Choking on solid foods and other objects is especially dangerous for your baby. You will need to respond quickly. Follow these steps:
- While sitting or kneeling, hold your baby face down on your forearm. Use your hand to support the head and jaw.
- Use the heel of your hand to give 5 back slaps. These back slaps should be between your baby's shoulder blades.
- If after 5 back slaps, the object does not come out, place your baby on his or her back. Use 2 fingers to give 5 chest thrusts on your baby's breastbone. (See image below.)
- Switch between giving 5 back slaps and 5 chest thrusts. Continue doing this until the object comes out and your baby is able to breathe.
- If your baby becomes unresponsive, you will need to do cardiopulmonary resuscitation (CPR). If you are with someone, have that person call for emergency medical services right away while you do the CPR steps. Do 30 chest compressions, then check to see if the object can be removed from the mouth. If you see the object, remove it. If your baby is still not breathing open the airway with chin-lift and slight chin tilt, give 2 breaths and continue with cycles of chest compressions and breaths for 2 minutes. If you are alone at this point, call for help, then return to the cycles.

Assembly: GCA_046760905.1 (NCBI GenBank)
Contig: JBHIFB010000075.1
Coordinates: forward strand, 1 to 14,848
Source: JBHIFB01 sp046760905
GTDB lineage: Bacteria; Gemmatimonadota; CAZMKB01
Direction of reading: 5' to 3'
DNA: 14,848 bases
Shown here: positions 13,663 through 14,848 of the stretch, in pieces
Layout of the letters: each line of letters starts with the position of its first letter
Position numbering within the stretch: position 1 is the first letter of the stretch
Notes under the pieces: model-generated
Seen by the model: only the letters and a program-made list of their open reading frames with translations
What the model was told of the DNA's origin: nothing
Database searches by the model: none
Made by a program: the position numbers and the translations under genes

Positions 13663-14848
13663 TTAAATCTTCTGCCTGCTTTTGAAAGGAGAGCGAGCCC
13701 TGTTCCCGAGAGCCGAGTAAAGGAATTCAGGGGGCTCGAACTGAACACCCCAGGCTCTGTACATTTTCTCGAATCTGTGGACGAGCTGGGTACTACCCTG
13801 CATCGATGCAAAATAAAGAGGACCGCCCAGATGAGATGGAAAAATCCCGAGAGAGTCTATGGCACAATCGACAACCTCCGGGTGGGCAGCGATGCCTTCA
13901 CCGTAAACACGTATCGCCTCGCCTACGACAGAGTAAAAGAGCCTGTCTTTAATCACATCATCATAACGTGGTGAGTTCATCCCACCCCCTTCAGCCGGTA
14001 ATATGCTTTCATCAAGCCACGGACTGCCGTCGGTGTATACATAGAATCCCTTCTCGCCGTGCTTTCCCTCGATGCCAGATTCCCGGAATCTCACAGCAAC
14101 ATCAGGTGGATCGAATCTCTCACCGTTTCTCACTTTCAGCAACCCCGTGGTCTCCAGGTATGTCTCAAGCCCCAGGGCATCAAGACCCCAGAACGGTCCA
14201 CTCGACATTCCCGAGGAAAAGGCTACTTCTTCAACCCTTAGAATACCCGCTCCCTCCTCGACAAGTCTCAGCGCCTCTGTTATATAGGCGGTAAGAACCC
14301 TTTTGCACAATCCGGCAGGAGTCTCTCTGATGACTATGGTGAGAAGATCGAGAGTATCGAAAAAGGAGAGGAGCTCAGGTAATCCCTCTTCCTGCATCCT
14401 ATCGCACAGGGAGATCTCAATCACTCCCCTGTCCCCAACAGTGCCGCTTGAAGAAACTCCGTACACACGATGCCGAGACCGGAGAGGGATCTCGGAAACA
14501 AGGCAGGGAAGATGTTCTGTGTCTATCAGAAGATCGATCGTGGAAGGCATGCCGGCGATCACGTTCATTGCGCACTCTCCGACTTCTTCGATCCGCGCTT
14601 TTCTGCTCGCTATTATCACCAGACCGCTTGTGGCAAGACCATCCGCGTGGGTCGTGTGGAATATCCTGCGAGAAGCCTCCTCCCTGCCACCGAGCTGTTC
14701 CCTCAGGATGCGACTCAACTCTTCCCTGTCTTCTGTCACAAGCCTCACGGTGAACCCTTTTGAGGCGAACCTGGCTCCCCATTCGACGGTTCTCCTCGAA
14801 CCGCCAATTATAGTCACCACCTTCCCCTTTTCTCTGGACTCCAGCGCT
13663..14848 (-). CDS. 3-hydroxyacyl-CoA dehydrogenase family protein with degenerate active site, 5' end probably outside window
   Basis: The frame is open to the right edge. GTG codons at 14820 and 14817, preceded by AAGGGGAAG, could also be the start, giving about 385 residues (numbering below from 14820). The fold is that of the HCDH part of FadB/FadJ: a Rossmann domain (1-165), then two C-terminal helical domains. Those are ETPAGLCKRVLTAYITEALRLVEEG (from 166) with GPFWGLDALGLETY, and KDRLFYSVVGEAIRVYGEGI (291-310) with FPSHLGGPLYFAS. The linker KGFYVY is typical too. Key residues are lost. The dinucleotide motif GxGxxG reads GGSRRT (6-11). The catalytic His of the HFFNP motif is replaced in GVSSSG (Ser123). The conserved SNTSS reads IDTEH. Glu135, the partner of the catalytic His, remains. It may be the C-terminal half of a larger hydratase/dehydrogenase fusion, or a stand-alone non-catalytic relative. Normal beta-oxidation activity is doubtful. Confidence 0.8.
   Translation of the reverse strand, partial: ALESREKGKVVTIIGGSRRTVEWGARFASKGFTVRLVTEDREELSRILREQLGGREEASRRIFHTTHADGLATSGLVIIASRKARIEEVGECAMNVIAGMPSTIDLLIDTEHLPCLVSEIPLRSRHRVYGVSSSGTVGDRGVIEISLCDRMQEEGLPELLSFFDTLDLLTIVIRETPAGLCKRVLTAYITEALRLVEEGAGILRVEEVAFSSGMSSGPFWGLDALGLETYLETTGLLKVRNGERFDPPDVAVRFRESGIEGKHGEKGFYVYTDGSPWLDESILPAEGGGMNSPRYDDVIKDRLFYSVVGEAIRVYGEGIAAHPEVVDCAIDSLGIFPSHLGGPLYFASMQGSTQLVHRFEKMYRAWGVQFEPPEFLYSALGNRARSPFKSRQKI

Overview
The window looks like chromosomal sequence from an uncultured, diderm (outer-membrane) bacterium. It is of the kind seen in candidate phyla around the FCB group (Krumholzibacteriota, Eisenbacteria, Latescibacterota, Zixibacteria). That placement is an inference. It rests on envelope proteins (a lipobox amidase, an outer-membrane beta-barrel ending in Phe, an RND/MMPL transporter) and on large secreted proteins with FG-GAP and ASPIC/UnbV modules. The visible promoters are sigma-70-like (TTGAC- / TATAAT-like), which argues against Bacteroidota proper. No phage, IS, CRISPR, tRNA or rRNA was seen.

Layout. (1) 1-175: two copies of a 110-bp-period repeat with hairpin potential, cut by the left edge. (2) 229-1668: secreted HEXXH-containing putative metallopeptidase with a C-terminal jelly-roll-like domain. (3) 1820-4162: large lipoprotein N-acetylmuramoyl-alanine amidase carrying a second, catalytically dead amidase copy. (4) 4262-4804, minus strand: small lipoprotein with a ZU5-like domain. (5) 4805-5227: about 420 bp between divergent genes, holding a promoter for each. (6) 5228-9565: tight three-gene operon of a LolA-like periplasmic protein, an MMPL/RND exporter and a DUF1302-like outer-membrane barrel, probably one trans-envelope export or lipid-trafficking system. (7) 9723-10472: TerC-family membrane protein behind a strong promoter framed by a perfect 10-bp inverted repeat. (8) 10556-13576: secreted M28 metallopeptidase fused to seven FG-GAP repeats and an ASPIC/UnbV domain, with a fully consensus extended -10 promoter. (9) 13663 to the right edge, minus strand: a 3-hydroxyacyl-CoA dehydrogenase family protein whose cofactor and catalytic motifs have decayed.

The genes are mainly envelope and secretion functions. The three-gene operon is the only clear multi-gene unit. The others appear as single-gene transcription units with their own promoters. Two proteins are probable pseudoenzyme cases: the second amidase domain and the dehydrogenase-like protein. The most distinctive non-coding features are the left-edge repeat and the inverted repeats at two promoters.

Chest thrusts are done if the object does not come out after five back slaps.
The American Heart Association offers infant CPR and other first aid classes. By educating yourself, you can keep your baby safe. It is also a good idea to make sure that everyone who cares for your baby knows CPR and first aid.
Canadian Paediatric Society
Berg MD, Schexnayder SM, Chameides L, Terry M, Donoghue A, Hickey RW, Berg RA, Sutton RM, Hazinski MF. Pediatric basic life support: 2010 American Heart Association Guidelines for Cardiopulmonary Resuscitation and Emergency Cardiovascular Care. Pediatrics. 2010 Nov;126(5):e1345-60.
Pediatric first aid/CPR/AED. American Red Cross website. Available at: http://www.redcross.org/images/MEDIA_CustomProductCatalog/m4240175_Pediatric_ready_reference.pdf. Published 2011. Accessed April 7, 2016.
Last reviewed April 2016 by Michael Woods, MD Last Updated: 5/20/2014